As most expected, the top two seeds in Class AA, A and B all advanced to their respective section finals Saturday at North Rockland H.S. I could see all six teams hoisting a plaque, although I do give Valhalla a larger edge over Rye Neck in Class B. Here’s my outlook and predictions for Saturday exhausting day of softball, in chronological order:
Class B final: No. 1 Valhalla vs. No. 2 Rye Neck, 9 a.m.
Valhalla obliterated Rye Neck 18-1 in their only meeting earlier this season — and it was at Rye Neck, and it was against Diana King. I said in my rankings post that if they met again in the playoffs, it wouldn’t be the lopsided of a game. Having seen Rye Neck twice and Valhalla three times this year, I think Valhalla wins this one with relative ease, but not in 18-1 fashion.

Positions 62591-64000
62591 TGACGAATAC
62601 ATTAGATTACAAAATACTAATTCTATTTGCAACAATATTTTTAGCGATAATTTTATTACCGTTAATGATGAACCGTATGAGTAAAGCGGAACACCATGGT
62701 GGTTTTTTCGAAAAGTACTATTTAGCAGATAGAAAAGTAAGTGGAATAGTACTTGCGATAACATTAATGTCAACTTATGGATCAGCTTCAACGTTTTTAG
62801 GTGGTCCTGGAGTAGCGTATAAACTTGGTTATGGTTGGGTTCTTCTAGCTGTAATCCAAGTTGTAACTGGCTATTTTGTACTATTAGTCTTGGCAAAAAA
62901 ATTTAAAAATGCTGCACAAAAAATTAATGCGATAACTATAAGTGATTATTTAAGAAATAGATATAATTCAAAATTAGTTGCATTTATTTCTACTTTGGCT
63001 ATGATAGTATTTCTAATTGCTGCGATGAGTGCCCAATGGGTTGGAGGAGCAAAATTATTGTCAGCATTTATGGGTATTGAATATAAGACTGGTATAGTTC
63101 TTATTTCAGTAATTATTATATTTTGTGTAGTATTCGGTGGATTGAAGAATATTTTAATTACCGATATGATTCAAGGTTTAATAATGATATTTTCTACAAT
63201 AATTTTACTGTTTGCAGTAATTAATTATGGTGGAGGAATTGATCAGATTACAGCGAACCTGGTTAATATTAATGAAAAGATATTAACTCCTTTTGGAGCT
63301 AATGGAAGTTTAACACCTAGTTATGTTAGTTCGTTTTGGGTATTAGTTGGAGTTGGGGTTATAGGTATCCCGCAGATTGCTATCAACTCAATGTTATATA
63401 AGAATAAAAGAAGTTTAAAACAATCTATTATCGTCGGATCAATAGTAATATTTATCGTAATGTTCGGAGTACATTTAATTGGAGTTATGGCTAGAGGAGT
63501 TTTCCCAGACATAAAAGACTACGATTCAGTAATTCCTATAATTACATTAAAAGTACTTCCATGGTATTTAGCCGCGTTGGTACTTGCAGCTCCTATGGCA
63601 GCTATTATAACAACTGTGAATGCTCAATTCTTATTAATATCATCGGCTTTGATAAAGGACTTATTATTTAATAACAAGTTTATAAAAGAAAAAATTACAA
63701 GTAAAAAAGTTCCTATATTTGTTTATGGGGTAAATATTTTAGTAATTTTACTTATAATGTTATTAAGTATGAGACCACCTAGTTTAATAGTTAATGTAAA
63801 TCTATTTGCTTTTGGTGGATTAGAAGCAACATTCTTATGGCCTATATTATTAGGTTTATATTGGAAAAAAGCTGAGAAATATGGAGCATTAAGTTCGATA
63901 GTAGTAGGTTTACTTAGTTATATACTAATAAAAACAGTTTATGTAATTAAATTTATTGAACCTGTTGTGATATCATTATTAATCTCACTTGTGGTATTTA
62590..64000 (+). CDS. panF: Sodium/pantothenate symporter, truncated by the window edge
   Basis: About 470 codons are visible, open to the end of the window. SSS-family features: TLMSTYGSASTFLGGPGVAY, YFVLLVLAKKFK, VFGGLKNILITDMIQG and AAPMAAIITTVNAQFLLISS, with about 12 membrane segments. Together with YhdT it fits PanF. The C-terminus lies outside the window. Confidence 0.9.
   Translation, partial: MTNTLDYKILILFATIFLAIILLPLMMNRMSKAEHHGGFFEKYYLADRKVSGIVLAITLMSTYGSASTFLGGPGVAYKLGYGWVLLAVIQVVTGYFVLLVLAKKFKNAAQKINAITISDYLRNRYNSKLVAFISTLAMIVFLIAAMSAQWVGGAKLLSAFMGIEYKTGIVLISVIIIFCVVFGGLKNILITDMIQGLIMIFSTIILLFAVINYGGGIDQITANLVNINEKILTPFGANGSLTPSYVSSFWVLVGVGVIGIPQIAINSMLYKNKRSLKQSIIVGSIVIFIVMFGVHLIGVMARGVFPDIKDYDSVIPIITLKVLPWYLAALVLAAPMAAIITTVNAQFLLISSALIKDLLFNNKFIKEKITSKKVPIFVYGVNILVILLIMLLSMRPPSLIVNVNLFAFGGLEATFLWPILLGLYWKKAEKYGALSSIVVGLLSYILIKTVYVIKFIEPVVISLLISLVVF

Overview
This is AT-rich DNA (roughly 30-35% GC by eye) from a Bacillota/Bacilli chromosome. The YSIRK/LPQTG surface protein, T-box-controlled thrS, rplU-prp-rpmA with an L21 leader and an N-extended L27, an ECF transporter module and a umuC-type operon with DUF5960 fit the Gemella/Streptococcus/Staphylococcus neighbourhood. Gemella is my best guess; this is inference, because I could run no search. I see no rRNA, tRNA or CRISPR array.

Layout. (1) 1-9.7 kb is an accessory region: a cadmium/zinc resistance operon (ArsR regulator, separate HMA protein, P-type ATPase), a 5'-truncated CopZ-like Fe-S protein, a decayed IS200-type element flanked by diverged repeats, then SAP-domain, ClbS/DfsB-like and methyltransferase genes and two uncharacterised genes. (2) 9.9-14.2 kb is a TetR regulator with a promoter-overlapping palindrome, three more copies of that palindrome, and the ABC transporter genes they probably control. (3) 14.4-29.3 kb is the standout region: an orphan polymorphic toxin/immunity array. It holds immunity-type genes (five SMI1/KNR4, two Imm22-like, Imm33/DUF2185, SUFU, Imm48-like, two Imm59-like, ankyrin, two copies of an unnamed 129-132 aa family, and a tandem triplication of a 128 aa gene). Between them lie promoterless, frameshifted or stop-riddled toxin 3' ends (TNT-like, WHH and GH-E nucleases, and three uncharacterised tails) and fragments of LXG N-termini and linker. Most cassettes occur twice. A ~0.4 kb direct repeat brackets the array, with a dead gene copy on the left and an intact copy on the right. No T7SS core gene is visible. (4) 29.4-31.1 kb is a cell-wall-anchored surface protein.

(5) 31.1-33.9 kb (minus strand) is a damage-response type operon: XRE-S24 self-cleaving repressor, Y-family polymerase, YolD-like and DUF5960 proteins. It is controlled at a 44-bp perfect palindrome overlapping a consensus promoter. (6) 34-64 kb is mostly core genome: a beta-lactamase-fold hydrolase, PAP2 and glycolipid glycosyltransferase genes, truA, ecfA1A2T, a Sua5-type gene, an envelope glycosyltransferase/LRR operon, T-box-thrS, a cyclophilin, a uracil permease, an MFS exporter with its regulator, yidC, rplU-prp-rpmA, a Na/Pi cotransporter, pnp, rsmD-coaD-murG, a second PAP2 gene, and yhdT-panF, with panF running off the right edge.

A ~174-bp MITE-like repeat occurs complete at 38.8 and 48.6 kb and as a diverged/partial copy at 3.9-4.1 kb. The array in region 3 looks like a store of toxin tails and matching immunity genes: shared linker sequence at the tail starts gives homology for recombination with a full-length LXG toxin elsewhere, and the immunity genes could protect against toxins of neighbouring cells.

King (right) is going to have the game of her life — offensively and defensively — and there’s no sugarcoating that. The Panthers, who heavily rely on King’s pitching and their defense, will have to keep Valhalla below five runs if they want a shot at this game. Rye Neck scored one run in the previous loss, but it put a decent bat on the ball; a lot of them just didn’t find holes or were hit directly at Valhalla fielders.
Following its blueprint all season, Valhalla will start Alyssa Dolan on Saturday, after Syndi Holtz (left) pitched Thursday’s semifinal. Vikings head coach John Hayes said he’s been using a “5-and-2” system this year, in which one pitches five innings, the other relieves for the other two that game, then starts the next and throws five innings. In theory, Dolan will throw the first five innings and Holtz will relieve her, but if Dolan finds herself in an early jam, I doubt Hayes will hesitate to make a change.